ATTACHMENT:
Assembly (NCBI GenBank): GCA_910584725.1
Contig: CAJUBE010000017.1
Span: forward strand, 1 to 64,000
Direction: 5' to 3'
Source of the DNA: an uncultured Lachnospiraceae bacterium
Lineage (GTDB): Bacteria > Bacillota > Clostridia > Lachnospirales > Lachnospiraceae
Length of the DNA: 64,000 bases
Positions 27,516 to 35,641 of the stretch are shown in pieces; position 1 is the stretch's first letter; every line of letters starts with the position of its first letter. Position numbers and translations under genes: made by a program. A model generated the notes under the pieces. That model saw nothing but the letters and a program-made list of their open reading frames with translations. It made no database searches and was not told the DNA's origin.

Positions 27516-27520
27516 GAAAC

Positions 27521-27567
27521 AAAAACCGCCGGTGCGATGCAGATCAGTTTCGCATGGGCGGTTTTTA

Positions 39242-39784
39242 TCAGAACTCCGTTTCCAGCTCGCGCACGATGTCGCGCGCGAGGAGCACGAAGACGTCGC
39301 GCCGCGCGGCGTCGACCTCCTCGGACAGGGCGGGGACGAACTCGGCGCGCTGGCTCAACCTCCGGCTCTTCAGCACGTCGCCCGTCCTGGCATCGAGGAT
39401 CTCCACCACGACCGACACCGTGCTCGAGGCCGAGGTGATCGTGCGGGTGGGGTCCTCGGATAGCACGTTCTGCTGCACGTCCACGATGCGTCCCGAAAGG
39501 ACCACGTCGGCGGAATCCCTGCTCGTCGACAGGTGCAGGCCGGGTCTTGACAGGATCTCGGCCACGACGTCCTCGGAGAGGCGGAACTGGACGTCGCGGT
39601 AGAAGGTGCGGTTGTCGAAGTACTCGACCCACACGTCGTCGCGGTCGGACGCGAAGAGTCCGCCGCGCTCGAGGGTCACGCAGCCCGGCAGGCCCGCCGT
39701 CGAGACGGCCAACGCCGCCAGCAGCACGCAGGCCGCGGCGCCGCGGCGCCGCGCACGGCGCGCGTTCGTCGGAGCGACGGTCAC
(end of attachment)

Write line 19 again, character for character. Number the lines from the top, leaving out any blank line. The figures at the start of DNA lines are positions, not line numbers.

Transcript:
39701 CGAGACGGCCAACGCCGCCAGCAGCACGCAGGCCGCGGCGCCGCGGCGCCGCGCACGGCGCGCGTTCGTCGGAGCGACGGTCAC